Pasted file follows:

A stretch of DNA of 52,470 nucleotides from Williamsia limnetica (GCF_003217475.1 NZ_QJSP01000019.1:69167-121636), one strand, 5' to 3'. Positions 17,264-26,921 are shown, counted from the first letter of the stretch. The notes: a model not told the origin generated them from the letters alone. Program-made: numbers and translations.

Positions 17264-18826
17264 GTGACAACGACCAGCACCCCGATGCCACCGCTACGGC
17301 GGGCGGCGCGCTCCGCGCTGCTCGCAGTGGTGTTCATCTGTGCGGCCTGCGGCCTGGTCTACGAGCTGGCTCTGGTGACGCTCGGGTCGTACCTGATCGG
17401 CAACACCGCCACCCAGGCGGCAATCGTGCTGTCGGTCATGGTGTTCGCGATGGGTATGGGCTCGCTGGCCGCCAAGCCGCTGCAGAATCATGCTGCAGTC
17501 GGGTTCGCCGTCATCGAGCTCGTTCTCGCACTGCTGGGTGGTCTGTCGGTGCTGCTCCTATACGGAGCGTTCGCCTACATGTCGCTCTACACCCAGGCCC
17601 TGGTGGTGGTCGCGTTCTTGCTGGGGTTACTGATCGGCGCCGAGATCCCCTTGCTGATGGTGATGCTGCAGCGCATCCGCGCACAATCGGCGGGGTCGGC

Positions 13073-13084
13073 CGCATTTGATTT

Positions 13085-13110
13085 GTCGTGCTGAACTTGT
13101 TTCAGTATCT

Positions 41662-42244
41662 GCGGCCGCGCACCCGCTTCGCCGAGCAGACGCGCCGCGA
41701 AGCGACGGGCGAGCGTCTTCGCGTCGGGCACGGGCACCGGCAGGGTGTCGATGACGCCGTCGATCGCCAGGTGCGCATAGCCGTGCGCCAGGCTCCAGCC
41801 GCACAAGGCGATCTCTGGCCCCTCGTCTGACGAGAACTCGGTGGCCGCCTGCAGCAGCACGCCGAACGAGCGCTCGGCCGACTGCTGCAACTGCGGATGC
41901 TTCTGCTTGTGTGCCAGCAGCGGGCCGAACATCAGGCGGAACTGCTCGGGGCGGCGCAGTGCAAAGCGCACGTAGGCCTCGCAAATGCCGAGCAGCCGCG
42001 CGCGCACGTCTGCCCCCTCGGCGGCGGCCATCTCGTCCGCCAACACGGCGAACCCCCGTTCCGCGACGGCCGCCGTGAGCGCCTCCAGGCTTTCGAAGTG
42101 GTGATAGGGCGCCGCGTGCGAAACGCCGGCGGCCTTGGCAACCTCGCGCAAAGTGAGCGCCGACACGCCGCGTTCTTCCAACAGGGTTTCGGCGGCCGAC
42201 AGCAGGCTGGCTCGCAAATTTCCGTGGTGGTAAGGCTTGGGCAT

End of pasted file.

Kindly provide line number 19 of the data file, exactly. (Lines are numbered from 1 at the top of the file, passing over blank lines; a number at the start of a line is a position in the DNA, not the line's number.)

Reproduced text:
42101 GTGATAGGGCGCCGCGTGCGAAACGCCGGCGGCCTTGGCAACCTCGCGCAAAGTGAGCGCCGACACGCCGCGTTCTTCCAACAGGGTTTCGGCGGCCGAC